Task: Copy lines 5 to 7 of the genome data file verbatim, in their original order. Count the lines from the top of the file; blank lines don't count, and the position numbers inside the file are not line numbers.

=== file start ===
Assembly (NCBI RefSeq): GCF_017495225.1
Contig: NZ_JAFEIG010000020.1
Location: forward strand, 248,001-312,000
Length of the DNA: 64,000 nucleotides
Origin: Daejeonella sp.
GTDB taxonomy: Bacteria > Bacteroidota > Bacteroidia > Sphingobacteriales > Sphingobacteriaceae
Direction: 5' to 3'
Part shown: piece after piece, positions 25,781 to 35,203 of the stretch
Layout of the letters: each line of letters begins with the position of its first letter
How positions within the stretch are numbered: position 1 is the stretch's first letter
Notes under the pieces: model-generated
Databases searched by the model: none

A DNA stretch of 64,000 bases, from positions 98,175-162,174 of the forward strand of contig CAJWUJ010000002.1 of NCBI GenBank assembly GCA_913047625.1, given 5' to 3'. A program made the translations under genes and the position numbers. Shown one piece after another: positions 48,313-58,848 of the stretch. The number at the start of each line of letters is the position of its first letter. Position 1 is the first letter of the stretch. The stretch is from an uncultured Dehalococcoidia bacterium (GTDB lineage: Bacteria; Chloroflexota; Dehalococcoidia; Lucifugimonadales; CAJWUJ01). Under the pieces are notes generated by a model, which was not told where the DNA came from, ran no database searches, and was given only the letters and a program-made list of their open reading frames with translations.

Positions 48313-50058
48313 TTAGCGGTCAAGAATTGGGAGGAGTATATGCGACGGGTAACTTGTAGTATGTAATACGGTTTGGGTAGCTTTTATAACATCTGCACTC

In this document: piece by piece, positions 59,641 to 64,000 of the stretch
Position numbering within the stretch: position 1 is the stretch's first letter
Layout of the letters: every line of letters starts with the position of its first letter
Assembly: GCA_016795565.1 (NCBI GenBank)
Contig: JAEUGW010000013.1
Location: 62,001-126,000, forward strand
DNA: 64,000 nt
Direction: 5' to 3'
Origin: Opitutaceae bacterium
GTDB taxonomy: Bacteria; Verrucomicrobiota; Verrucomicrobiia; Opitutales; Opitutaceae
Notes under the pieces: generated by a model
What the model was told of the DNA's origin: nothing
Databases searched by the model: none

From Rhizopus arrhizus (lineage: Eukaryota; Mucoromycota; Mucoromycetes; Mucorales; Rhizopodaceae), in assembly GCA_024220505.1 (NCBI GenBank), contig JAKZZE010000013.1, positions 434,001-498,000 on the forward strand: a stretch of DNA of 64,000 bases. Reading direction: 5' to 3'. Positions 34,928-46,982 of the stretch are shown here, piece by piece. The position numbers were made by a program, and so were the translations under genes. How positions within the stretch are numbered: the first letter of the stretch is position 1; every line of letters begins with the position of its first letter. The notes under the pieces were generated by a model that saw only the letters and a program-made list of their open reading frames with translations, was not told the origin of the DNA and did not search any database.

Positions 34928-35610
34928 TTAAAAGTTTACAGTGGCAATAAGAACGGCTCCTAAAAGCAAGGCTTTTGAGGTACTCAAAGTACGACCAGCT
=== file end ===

Origin: Daejeonella sp.
GTDB taxonomy: Bacteria > Bacteroidota > Bacteroidia > Sphingobacteriales > Sphingobacteriaceae
Direction: 5' to 3'